In my body’s fight against HIV, I believe that my genes more than anything have helped me withstand its never-ending onslaught. Unfortunately, my genes also contain predispositions to diseases such as diabetes and cancer.

Diabetes is a major concern for me, but cancer is my bogeyman. With diabetes, I’ll probably have advance warning. With cancer, it probably won’t be so polite.

Numerous family members have died from cancer of various types. However, I’m mostly concerned about colorectal cancer. My dad had it. Thankfully, it was detected and removed very early with no recurrence. My mom has lifelong gastrointestinal issues, mostly related to acid reflux. I’m also a lifelong acid reflux guy, which has ruined my enjoyment of many a spicy yet otherwise delicious meal.

What heightens my concern the most about colorectal cancer is that I had a colonoscopy years ago and had several polyps removed. Polyps, wouldn’t you know, run in the family. They were “abnormal” and large. The bad news about polyps is that although they are usually benign, it’s believed that they have the potential to eventually become malignant. So, I don’t believe that I’m being totally irrational in my concern.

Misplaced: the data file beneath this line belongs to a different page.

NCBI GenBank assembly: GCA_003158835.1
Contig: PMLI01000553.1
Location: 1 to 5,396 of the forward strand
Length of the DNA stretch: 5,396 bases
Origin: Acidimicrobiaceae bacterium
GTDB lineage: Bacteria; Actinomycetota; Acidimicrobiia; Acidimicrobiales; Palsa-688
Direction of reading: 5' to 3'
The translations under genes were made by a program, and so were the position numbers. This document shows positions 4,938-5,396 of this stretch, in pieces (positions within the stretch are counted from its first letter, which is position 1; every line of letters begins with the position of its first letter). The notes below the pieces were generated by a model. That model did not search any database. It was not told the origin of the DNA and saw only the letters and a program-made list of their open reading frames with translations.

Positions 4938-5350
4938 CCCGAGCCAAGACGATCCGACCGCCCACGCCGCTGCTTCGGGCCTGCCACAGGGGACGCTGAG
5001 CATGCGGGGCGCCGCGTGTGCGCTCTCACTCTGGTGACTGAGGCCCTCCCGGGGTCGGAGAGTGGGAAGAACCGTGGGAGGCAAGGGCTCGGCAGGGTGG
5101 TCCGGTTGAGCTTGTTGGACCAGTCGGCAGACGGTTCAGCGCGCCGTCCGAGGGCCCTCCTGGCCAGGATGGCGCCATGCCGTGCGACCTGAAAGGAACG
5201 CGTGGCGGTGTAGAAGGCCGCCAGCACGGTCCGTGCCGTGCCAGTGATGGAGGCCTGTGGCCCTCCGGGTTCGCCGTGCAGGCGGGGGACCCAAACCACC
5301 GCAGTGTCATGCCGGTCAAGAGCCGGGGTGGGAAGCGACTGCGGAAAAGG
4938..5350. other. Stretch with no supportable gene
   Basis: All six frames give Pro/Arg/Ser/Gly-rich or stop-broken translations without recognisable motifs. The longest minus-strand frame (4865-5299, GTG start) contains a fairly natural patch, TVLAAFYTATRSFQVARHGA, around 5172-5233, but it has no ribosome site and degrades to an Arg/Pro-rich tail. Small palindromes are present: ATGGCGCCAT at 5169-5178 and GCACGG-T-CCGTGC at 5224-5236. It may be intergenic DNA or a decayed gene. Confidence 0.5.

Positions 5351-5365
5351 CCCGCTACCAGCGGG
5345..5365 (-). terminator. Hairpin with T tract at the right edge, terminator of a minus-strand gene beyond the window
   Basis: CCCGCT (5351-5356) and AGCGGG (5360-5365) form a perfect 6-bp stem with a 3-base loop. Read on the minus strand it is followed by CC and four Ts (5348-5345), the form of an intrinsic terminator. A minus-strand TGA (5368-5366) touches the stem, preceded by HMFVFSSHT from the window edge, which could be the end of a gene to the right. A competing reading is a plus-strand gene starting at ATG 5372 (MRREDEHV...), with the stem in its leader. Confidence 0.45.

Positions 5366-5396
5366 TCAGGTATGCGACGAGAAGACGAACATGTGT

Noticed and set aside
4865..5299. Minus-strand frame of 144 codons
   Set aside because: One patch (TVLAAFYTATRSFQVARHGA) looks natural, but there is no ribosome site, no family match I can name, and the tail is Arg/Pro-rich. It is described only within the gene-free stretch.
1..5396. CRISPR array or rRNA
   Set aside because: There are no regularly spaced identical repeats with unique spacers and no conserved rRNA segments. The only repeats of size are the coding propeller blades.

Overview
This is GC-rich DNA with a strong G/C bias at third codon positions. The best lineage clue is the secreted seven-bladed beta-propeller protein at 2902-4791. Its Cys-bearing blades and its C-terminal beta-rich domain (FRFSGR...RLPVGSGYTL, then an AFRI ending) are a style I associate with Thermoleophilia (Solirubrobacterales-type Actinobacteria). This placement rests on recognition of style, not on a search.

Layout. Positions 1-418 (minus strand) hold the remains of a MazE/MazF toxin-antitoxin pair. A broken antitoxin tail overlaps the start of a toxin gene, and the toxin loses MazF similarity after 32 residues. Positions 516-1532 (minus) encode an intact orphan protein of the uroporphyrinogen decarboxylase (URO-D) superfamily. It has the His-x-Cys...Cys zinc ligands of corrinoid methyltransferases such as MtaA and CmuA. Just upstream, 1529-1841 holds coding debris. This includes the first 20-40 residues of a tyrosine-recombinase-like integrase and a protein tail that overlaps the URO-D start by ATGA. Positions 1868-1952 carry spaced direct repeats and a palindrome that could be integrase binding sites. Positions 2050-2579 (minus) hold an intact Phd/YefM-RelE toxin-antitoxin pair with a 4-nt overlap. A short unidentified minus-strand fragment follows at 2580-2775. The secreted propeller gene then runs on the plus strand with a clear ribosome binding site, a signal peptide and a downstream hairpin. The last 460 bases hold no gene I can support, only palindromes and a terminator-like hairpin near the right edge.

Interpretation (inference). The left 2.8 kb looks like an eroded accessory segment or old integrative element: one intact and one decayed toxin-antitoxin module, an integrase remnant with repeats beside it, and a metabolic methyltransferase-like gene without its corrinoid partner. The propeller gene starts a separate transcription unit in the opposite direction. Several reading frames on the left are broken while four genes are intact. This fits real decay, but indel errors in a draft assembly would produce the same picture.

According to the American Cancer Society, more than 90 percent of colorectal cancer cases are in people age 50 and older. That’s why they recommend regular testing for the 50 and over crowd. I’m not in that demographic yet, but my genes and my HIV combined have given my health care providers enough concern to be vigilant.

I’m scheduled to have a follow up colonoscopy next month and I’m not looking forward to it. Preparation for the procedure is infamously hideous, but that’s not the worst of it for me. I’ve avoided this follow up for various reasons over the years, but I must admit my fear of the results has been the biggest obstacle.

At last, there’s no place left for me to hide. Such are the blessings of long-term survival from HIV, which allow me to experience the uncertainties that we all confront as we age. Thank goodness for such a happy problem.

Visit the American Cancer Society for more information about colorectal cancer.

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